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Resurrection for Don Muang international terminal

Luc Citrinot, eTN  Jul 30, 2011

BANGKOK, Thailand (eTN) - It had faded away in travelers' memories over the last five years. But from August 1, visitors will be able to remember how spacious and pretty rational was the design of the old international terminal at Bangkok Don Muang Airport. With the closure of Bangkok domestic terminal ‚Äď to be reconverted into an aviation maintenance center - all the traffic from low-cost carriers Nok Air and Orient Thai is moving to Terminal 1 at Don Muang. They will join smaller carriers such as Solar Air or Thai Regional Airlines, as well as some international charter flights, which are still using Don Muang airport since the transfer of all scheduled international airlines to Suvarnabhumi airport. The move was delayed for two months due to the complexity of finding an agreement among related parties.

Airports of Thailand (AOT), the state company running Thailand’s six largest international airports, spent in the last months some THB 13 million (US$433,000) for the renovation of the facility. Space has been increased by 40% and new shops installed. In total, Terminal 1 will be able to welcome some 16 million passengers a year, almost four times more than the expected passengers traffic at Don Muang for 2011, around four million passengers.

Growth at the airport this year reached 44%, mostly due to the launching of many new flights by low-cost carrier Nok Air. The carrier recently increased its capacity from Bangkok to Chiang Mai, Hat Yai, Nakhon Si Thammarat, Phuket, and opened new flights to Narathiwat, as well as to Loei, Roi-Et, and Sakhon Nakhon with regional partners. Orient Thai recently launched a daily flight to Udon Thani.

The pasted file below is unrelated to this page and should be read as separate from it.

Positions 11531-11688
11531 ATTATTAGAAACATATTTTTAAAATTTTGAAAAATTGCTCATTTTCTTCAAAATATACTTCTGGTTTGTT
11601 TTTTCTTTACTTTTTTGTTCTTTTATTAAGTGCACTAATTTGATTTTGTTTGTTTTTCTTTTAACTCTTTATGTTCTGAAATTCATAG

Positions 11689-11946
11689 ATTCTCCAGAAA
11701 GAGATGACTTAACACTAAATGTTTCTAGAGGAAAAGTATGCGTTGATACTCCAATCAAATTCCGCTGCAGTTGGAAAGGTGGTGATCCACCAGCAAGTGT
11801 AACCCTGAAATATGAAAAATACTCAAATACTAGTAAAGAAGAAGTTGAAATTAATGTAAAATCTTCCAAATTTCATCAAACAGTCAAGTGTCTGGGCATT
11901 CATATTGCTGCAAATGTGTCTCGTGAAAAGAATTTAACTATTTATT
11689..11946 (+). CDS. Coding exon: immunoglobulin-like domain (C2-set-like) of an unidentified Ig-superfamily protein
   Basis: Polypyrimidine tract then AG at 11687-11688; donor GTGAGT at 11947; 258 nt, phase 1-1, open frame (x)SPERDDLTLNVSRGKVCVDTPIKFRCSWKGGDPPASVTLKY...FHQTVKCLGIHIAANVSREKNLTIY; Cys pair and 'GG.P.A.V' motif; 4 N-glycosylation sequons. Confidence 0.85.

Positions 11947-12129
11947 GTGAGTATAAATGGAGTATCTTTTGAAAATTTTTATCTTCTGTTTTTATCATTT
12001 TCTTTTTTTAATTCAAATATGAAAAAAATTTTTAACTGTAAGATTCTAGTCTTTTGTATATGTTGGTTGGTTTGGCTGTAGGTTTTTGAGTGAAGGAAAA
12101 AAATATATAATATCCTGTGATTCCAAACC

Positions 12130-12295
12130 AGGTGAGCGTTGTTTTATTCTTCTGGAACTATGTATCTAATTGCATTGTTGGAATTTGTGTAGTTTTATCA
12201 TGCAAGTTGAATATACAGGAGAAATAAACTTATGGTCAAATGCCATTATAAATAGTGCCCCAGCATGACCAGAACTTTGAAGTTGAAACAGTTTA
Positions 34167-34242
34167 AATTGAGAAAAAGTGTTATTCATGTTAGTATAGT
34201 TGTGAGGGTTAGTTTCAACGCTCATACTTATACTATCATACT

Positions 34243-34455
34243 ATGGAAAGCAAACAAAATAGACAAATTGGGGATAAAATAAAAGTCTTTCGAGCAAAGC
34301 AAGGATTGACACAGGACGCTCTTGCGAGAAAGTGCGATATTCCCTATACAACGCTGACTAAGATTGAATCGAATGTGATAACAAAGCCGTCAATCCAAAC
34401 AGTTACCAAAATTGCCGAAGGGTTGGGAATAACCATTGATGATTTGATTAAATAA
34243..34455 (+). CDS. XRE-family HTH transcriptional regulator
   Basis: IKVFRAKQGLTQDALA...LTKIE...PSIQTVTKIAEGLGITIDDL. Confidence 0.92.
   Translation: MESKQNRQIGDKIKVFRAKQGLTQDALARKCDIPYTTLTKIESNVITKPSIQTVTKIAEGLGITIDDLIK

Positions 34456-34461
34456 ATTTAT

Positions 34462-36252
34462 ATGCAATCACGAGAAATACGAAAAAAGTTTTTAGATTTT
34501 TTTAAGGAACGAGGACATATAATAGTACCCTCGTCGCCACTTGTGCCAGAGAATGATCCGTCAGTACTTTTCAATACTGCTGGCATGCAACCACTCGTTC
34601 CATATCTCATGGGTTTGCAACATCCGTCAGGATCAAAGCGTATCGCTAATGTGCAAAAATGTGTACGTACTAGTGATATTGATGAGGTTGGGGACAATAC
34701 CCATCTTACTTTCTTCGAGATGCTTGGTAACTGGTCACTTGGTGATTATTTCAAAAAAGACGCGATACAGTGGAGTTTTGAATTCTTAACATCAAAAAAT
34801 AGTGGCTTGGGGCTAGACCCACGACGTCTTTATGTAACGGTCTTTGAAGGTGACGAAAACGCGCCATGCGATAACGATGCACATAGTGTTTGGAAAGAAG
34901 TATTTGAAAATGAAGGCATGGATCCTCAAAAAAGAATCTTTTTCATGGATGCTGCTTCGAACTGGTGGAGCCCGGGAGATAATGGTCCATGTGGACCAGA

Don Muang scheduled domestic activity will, however, be limited in time. AOT executive board approved on Friday, Suvarnabhumi airport’s expansion. Until 2024, capacity at Bangkok main airport will be multiplied by 2.5 at over 100 million passengers. The first phase will see the construction of a third runway and a domestic terminal with an initial capacity for 20 million passengers. Due to be opened by 2016, it will then take over all domestic traffic from Don Muang by integrating all activities from Nok Air and Orient Thai. Don Muang Terminal 1 will then close to scheduled airlines except if Thailand’s future governments change again their mind. Over the last five years, plans to revitalize or provide new life life to Don Muang Airport were altered at least five times.

Resurrection for Don Muang international terminal
Don Muang in its days of glory in 2006 / Photo by Luc Citrinot

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